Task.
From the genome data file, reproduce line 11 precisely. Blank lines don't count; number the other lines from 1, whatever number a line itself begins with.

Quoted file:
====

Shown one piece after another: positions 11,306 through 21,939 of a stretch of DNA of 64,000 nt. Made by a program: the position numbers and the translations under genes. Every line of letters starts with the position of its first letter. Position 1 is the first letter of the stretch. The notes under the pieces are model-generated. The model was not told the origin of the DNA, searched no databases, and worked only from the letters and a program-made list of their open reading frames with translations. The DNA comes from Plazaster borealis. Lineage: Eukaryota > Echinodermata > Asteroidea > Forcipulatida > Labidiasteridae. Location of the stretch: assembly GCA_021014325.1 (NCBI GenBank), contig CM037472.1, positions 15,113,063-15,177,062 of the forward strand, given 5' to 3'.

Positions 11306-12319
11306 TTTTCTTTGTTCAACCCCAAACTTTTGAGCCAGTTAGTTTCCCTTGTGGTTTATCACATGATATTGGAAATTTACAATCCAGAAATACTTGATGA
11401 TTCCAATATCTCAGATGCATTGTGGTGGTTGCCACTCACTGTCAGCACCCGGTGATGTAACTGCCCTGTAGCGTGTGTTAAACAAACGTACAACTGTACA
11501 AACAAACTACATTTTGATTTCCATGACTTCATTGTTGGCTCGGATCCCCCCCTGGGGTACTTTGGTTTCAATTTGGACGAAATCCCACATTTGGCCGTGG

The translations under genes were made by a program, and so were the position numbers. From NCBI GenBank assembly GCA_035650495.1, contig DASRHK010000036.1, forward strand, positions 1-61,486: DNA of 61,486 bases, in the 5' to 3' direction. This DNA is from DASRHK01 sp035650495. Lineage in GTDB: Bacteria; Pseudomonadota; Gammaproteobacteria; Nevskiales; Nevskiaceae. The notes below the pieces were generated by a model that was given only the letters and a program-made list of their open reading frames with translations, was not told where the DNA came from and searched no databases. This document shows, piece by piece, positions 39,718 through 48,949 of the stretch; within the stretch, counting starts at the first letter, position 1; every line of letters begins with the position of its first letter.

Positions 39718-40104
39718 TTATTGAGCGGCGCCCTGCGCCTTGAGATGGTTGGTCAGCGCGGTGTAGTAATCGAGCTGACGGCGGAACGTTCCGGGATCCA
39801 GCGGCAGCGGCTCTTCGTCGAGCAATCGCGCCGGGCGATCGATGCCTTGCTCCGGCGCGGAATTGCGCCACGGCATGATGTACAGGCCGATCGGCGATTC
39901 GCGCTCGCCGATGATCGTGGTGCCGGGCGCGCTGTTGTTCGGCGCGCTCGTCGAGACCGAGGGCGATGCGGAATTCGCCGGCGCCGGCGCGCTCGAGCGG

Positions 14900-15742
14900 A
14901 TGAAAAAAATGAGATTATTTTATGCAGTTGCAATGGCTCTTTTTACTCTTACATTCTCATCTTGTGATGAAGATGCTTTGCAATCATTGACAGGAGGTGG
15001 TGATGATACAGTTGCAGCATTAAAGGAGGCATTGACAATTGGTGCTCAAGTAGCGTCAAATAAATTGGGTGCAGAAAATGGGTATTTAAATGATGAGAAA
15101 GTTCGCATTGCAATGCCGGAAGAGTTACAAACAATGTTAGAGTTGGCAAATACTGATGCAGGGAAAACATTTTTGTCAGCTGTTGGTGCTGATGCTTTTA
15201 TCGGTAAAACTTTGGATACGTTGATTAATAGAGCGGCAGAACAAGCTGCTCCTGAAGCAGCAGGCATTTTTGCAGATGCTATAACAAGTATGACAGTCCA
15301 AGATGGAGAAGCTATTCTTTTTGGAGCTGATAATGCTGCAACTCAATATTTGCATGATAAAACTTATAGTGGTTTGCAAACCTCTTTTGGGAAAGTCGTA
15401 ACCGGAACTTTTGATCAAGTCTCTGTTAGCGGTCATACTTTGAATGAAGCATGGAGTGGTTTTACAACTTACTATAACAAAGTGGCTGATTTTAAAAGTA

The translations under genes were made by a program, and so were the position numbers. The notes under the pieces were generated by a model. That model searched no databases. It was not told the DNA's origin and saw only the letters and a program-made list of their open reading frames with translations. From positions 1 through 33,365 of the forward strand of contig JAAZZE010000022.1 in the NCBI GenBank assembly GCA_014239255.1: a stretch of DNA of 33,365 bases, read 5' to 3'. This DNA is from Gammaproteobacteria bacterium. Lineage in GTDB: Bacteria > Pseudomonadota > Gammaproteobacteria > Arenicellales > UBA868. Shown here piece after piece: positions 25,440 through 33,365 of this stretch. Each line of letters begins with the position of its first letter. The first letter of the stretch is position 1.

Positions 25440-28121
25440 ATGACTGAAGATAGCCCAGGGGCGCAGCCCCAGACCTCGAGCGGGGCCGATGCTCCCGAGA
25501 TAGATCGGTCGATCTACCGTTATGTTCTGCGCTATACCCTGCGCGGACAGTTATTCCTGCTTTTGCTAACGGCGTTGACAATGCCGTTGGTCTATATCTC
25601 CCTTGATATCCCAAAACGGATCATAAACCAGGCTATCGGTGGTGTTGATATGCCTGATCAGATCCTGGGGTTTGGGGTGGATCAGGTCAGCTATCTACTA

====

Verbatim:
Positions 14900-15742